How will my diabetes affect my work? Are there any jobs I cannot do?

diabetes in the workplce

Diabetes Disease Management in the Workplace: The East Alabama Medical Center Experience

Another lady in Teva Pharmaceuticals was Agnieska ,a lovely person with a great personality!

She was a very hard worker who had great drive and determination!

When I was working in Teva she was studying for a degree,I cant remember in what subject but it was related to Pharmaceuticals!

She did excellent in her degree so was promoted to Project Leader after I left Teva!

I also noticed she was into healthy eating and brought a variety of healthy dishes into work with her!

I hope she enjoys this website and I would love if she shared some of her healthy recipes!

How about you have you any healthy recipes you would like to share,if so please leave a comment below or email me!

Whether your diabetes will affect your work depends upon the nature of your diabetes and the nature of your work. Thus, the impact can be almost negligible to highly significant and life-changing.

People with early or well-controlled type 2 diabetes, especially if they are not taking medications known to cause hypoglycemia, should be able to perform satisfactorily in almost any type of work that they wish to do.

In situations in which personal or public endangerment is a possibility (e.g., transportation and heavy equipment operation or working with dangerous chemicals) glucose monitoring should be performed periodically, especially when feeling unwell, as high blood sugars or low blood sugars can be associated with impaired mental functioning and increase the risk of dehydration and dizziness or drowsiness.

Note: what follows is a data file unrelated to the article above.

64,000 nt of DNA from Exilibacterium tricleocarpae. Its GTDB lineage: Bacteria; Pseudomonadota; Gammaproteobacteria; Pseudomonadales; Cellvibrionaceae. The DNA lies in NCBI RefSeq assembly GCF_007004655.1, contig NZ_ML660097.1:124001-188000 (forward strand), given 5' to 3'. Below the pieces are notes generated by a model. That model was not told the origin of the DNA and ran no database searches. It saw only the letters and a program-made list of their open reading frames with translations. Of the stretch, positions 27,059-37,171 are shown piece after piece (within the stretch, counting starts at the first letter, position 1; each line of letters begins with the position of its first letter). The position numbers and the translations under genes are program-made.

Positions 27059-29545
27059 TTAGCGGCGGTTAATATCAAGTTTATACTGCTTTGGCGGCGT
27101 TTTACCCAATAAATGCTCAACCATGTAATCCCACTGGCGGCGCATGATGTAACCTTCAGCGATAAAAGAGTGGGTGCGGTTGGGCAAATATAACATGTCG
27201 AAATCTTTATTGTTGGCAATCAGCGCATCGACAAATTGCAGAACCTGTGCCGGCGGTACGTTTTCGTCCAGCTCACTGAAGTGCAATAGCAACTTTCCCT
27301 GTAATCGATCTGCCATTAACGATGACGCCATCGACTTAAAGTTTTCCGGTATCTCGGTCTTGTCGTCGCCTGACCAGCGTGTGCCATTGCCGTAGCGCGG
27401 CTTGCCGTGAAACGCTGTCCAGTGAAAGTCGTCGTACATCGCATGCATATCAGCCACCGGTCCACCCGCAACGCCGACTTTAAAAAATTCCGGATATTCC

If you have type 1 diabetes or insulin-requiring type 2 diabetes, or have type 2 diabetes but are taking pills known to cause low blood sugar then the performance of certain occupations which could potentially endanger yourself or others places a special burden of care and attention upon you.

With regards to motor transportation, motor vehicle departments have regulations, which may vary from country to country.

They may involve, for example, producing records from the memory of a glucose monitor to show that you have checked your blood sugar at regular intervals prior to and during driving and have had no significant low blood sugar readings while doing so.

If you are considering a military career and have diabetes, you will have to inform your recruiter, who will advise you of your eligibility.

A number of occupations are not covered by specific regulations, but you will generally be held to the standard of reasonable behavior if you cause harm to people or property wholly or in part as a result of your diabetes.

If in doubt, therefore, discuss your diabetes with your doctor and your employer and seek advice from experts on regulations that might apply to you.

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